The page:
Although it might seem like the Federal Reserve will eventually look to reduce interest rates, the opposite might be true, thus necessitating a discussion about stocks to buy before rate hike. Fundamentally, all eyes center on the jobs report. Last May, the economy added 339,000 jobs, well above the consensus target of 190,000. On paper, this print sounds incredibly favorable for the broader sentiment. However, it also means that more dollars chase after fewer goods, which is inflationary. Therefore, high-potential stocks before a rate hike might outperform in the long run.
In addition, the real M2 money stock – while falling sharply against its peak – continues to be elevated relative to pre-pandemic norms. Put another way, there’s still plenty of money floating around due to Covid-19-related stimulus and support programs. The Fed has to address this matter. Otherwise, inflation may run indefinitely hot, which then bolsters stocks to buy pre-Fed decisions.
Of course, both individual Americans and policymakers prefer kicking the can down the road. That’s one of the main risk factors here. Nevertheless, economic stability is at risk, the central bank must get serious. On that note, below are stocks to invest in before Fed rate hikes.
Stocks to Buy Before Rate Hike: Duke Energy (DUK)
Generally speaking, a large swathe of market sectors tends to respond well to falling interest rates. Basically, this framework implies expansion at a lower cost. However, if you anticipate the opposite trajectory, utility giant Duke Energy (NYSE:DUK) represents one of the best stocks to buy before rate hike. Cynically, that’s because rate hike or not, customers will need to pay their utility bills.
Put another way, DUK ranks among the stocks to buy pre-Fed decision because it enjoys a natural monopoly. Due to the steep barrier to entry of the utilities sector, prospective competitors don’t even bother trying. Therefore, it gives Duke breathing room.
Sure enough, like other utility plays, Duke doesn’t enjoy the most sterling financials. However, it does deliver consistent profitability, again because people have little choice but to pay up. That’s why it’s one of the high-potential stocks before rate hike.
Finally, Wall Street analysts peg DUK as a consensus moderate buy. Their average price target lands at $105.30, implying nearly 16% upside potential.
Mercury General (MCY)
Headquartered in Los Angeles, California, Mercury General (NYSE:MCY) and its subsidiaries represent a multiple-line insurance organization. Predominantly, according to its public profile, Mercury offers personal automobile and homeowners insurance through a network of independent producers in many states. As well, it offers renters and business insurance. Since the January opener, MCY slipped over 10%.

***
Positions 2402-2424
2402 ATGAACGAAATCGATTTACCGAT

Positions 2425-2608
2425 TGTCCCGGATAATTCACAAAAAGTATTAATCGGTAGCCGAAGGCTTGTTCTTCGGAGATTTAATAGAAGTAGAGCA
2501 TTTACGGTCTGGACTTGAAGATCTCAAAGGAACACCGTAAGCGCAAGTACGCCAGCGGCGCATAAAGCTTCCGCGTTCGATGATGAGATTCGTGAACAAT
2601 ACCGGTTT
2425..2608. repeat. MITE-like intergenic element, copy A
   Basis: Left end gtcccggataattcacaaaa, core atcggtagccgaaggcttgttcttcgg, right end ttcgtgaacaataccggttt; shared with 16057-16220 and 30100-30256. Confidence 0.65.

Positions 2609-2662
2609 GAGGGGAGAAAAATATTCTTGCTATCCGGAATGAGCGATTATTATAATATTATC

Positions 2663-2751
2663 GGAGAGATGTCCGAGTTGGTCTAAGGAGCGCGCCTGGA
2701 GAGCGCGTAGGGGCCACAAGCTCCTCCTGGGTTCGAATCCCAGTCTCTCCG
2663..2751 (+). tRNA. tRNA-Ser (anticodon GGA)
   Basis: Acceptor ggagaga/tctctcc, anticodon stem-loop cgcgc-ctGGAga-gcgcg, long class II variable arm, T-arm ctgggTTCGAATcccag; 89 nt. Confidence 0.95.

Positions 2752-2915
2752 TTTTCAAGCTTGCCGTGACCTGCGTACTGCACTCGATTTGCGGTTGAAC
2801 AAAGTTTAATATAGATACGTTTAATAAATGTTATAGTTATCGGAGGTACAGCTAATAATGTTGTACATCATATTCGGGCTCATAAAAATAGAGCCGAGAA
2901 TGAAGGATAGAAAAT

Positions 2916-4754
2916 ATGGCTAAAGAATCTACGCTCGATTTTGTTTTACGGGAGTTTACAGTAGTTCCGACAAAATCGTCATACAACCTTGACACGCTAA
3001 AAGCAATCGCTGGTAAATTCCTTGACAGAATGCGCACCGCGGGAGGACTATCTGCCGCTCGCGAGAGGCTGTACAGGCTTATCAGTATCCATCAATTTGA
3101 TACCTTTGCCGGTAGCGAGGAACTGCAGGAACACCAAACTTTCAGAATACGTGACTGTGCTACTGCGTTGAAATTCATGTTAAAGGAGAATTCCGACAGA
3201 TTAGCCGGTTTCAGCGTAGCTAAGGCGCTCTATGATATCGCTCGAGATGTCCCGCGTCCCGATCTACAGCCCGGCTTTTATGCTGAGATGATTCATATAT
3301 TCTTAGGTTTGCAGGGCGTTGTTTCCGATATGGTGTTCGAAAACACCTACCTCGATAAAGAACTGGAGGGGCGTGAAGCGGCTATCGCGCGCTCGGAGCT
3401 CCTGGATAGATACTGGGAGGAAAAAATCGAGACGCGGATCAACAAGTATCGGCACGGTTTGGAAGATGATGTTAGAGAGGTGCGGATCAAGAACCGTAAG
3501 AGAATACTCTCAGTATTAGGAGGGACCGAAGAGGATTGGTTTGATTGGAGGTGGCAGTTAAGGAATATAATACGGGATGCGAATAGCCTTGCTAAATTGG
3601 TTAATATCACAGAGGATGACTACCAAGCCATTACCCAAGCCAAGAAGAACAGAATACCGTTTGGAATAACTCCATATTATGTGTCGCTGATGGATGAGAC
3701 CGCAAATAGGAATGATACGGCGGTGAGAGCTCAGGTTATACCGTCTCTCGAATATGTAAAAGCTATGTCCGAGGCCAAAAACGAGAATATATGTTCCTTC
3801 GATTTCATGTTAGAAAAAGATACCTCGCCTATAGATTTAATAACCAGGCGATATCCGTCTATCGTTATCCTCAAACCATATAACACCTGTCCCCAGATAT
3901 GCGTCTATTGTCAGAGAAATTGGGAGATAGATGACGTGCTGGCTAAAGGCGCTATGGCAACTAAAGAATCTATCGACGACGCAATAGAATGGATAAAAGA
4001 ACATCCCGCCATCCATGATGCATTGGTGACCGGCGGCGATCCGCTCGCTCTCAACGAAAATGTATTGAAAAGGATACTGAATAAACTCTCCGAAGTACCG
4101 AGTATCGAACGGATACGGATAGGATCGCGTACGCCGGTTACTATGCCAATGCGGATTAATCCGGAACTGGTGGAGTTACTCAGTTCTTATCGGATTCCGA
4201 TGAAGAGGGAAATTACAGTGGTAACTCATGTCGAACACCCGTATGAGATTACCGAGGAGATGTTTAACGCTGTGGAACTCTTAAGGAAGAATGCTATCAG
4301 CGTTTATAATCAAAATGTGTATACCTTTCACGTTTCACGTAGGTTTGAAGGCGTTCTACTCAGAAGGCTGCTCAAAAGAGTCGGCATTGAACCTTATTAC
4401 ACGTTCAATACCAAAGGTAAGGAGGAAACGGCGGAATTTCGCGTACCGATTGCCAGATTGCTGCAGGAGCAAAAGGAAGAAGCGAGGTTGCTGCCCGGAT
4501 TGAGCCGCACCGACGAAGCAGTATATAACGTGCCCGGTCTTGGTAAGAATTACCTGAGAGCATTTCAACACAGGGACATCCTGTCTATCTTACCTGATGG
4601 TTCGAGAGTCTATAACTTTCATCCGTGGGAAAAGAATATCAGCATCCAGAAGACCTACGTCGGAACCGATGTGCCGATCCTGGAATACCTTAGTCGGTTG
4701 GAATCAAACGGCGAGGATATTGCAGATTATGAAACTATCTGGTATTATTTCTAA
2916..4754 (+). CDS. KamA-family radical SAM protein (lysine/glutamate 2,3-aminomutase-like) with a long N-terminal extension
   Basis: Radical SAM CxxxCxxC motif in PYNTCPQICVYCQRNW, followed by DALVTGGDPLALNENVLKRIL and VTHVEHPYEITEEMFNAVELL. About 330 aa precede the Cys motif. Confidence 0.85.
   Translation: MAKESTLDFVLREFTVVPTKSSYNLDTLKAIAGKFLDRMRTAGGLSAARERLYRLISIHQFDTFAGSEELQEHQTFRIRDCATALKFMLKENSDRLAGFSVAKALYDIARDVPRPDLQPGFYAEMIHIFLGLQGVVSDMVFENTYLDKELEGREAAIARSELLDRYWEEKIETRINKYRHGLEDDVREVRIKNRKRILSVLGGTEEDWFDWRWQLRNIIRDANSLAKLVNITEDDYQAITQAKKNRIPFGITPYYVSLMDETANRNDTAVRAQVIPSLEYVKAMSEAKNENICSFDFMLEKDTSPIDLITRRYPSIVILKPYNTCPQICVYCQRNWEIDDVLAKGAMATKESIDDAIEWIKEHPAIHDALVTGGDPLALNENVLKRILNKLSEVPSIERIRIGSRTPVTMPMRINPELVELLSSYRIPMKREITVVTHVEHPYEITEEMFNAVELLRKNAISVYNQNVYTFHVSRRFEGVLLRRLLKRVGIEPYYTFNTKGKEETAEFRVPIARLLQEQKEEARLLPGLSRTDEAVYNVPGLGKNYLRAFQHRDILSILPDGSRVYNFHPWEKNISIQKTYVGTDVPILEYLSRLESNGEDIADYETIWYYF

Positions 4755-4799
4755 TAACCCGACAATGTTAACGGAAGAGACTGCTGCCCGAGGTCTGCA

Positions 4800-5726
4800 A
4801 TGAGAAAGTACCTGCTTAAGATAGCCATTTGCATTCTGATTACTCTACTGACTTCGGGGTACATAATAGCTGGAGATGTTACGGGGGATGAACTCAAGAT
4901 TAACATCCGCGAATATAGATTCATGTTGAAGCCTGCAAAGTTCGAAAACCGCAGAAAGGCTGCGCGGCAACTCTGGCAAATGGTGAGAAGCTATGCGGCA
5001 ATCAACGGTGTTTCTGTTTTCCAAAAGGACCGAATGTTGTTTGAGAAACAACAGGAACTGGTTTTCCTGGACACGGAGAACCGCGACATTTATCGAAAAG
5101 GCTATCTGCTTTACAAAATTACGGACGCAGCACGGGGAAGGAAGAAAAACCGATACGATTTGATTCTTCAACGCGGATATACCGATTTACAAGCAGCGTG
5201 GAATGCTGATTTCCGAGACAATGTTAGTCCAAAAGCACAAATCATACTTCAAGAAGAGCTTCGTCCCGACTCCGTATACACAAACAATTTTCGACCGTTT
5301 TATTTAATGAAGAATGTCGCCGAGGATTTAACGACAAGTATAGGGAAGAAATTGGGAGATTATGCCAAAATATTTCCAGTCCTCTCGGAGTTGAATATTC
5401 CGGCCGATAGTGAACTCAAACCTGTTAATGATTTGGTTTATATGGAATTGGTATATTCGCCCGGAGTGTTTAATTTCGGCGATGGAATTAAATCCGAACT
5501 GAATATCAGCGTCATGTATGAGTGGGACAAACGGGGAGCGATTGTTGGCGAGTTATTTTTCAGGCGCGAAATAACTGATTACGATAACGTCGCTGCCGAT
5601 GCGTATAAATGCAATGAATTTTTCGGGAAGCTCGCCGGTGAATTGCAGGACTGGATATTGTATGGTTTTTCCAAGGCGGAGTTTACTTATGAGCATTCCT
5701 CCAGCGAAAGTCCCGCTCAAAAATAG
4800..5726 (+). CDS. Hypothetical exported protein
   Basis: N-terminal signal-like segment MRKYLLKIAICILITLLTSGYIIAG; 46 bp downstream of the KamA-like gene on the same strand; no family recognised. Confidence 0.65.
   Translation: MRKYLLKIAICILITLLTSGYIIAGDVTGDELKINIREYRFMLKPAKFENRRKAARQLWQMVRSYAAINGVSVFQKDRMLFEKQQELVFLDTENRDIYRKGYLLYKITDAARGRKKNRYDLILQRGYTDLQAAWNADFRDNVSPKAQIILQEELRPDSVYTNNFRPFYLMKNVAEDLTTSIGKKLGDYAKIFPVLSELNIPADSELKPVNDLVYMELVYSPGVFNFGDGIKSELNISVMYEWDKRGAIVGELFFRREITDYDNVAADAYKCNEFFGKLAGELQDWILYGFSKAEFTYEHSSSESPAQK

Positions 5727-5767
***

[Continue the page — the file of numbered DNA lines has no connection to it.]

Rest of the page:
Despite the red ink, MCY should be one of the top stocks to buy before Fed action. While Mercury doesn’t quite have a natural monopoly, it benefits from a hostage or captive audience. For example, most states in the U.S. require some form of auto insurance. With relatively few trusted players in the game, Mercury enjoys a large, realistically addressable market. For full transparency, the company’s major drawback is its financials. While insurance companies also don’t distinguish themselves usually in this field, Mercury appears particularly challenged.
That said, Raymond James analyst Charles Peters pegs MCY a buy with a $40 price target. If it gets there, we’re talking about nearly 30% growth potential. Thus, it’s one of the stocks to invest in before Fed rate hikes.
M&T Bank (MTB)
Easily the riskiest stocks to buy before rate hike on this list, M&T Bank (NYSE:MTB) inherently suffers a credibility cloud. A bank holding firm, M&T operates over a thousand branches in 12 states across the eastern U.S. Its footprint extends from Maine to Southern Virginia. In other words, it’s a regional banking firm, which of course poses risks.
On one hand, three regional banks failed this year. Plus, the first two failures temporarily sparked panic though the federal government responded quickly to the crisis. However, it’s important to realize that while the mainstream media hasn’t focused on the story as much, the crisis itself isn’t over. One of the concerns is that future shocks – such as deteriorating commercial real estate – could disproportionately impact smaller entities.
However, M&T ranks among the larger regional institutions. In addition, a possible combination of economic stability and higher rates could help lift its profitability. Lastly, analysts peg MTB as a consensus moderate buy. Their average price target stands at $152.63, implying 25% upside potential. Therefore, we could be looking at one of the high-potential stocks before rate hike.
On the date of publication, Josh Enomoto did not have (either directly or indirectly) any positions in the securities mentioned in this article. The opinions expressed in this article are those of the writer, subject to the InvestorPlace.com Publishing Guidelines.